Piasecki PV-18 / H-25 : Retriever / Mule / HUP



This tandem rotor design was evolved by Piasecki Helicopter Corp. to meet a Bureau of Aeronautics requirement, issued in 1945, for a utility helicopter to be based aboard aircraft carriers and other large warships of the US Navy for search and rescue, plane guard, and general transportation duties.

The proposed aircraft was given the works designation PV-14 and two XHJP-1 prototypes (37976 and '77) were completed for US navy evaluation.

In 1948 work began on thirty-two PV-18's, or HUP-1 Retrievers, as the production version was known. They differed little from the original XHJP-1, the major apparent change being the addition of inward sloping endplate fins to the horizontal stabilizers below the rear rotor head. Both sets of three-bladed rotors could be folded for shipboard stowage and the HUP-1, powered by a single 525hp Continental R-975-34 piston engine, could accomodate four/five passengers or three casualty litters in addition to the two-man crew.

HUP Helicopter


Successful tests with a Sperry autopilot in the XHJP-1 enabled the next model, the HUP-2 , to be built without tail surfaces and the more powerful Continental R-975-42 was installed in this and all subsequent production models.
Another feature of the Retriever was a large rectangular rescue hatch offset to starboard in the floor of the front fuselage, through which a winch inside the cabin could lift weights of up to 400 lbs. at a time.

One-hundred and sixty-five HUP-2's were built for the US Navy; fifteen were supplied to the France's Aeronavale, and the US Navy also operated about a dozen HUP-2S submarine hunting aircraft with dunking sonar equipment. Another HUP-2 was given a sealed, watertight hull and outrigged twin floats for waterborne tests. US Navy units, which included HU-1 and HU-2, began to recieve the Retriever in February 1949.

In 1951, the US Air Force, on behalf of the US Army, ordered a version of the HUP-2 with a reinforced cabin floor and hydraulically boosted controls, for general support and evacuation work. Seventy of these were delivered as H-25A Army Mules from 1953, as were fifty similar Naval HUP-3's (including three for the Royal Canadian Navy) for ambulance and light cargo duties. Production of the last aircraft was completed in July 1954.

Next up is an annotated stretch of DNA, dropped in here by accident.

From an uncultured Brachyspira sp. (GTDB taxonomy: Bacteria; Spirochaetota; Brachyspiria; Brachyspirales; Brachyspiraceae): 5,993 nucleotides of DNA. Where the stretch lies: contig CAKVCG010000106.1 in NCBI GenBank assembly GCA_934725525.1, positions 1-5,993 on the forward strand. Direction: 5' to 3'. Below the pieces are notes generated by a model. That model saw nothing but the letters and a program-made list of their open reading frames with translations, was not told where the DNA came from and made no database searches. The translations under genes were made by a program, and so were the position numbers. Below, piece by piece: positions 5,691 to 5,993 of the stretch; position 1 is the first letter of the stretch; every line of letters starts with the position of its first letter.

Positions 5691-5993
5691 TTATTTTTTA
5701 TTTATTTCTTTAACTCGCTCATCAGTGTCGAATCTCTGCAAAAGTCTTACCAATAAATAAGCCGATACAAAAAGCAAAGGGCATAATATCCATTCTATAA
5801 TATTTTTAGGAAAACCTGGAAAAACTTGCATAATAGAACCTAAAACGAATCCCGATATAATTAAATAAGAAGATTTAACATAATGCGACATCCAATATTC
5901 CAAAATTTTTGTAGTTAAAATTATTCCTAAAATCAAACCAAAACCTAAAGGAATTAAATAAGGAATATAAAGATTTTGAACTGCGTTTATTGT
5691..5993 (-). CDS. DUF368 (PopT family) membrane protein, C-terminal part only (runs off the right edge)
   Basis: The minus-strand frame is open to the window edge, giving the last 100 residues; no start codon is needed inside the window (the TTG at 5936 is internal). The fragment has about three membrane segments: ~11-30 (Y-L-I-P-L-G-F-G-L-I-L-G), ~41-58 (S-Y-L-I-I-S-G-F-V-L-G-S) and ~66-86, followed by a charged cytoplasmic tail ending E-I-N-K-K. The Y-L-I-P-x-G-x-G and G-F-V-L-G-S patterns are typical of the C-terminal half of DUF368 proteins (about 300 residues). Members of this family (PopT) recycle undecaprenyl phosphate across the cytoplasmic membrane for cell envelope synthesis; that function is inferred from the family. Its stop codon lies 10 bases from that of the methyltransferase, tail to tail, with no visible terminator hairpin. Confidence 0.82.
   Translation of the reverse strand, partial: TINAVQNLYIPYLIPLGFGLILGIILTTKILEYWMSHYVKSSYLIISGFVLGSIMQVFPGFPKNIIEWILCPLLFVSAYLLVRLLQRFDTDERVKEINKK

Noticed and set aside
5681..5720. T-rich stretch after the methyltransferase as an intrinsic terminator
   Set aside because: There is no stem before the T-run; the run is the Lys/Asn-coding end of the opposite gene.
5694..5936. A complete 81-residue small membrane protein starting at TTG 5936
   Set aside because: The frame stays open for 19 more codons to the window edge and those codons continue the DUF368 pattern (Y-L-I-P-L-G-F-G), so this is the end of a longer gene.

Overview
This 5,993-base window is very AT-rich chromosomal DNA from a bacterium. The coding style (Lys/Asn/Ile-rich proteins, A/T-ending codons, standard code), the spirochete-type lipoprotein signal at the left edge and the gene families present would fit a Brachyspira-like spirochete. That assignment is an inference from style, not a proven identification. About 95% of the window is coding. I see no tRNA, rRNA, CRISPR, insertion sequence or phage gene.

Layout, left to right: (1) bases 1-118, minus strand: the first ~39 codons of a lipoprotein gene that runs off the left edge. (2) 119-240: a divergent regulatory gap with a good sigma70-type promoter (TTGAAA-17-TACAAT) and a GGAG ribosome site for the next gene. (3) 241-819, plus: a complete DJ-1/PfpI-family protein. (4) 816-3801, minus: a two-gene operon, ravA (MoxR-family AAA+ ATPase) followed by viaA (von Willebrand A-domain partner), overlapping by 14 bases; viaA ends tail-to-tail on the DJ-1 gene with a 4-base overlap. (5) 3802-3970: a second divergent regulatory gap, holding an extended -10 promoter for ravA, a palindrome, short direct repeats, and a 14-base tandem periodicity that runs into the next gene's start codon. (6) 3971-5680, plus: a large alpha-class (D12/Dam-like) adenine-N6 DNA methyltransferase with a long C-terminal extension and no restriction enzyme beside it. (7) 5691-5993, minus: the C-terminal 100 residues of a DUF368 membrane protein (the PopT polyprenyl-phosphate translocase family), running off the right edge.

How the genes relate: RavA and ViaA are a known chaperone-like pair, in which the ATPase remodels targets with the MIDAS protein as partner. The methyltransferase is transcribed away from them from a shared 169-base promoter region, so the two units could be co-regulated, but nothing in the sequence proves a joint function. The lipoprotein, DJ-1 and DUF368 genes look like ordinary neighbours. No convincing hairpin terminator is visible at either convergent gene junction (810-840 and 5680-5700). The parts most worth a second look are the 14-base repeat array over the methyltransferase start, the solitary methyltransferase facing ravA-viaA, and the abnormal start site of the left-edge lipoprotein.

A proposal to boost the speed, range, and payload of all H-25/HUP aircraft still in service by refitting them with 700hp Wright R-1300-3 engines did not take place, and by the time the new tri-service designation system was introduced in July 1962 only the HUP-2 and HUP-3 remained in service; these became the UH-25B and UH-25C respectively.

Did you Know? : while most helicopters have their pilot/commander situated on the right in two-seat aircraft, which is the reverse of fixed-wing planes with side-by-side seating, where the aircraft commander is in the left seat. However, on the HUP-2, the command pilot is situated on the left side of the aircraft because the rescue hoist that is dropped down to recover rescues is located on the right forward side, and drops down through the the co-pilot's station. The co-pilot's seat folds down and slides back out of the way, so that the rescue hoist hook can drop down through the hatch on the right forward bottom of the fuselage.

HUP-3
Engines: 1 * 550 hp Continental R-975-42
Speed: Max: 170 km/h
Range: Max 550 km
Weight: Empty: 1780 kg -- Max: 2770
Rotor Span: 10.67 m
Length: 17 m
Height: 3.80 m
Disc Area: 179 m2

HUP-3
See Also: Preserved BuNo 128596 on our Database

Contribution : Steve Jones & Ron Lewis



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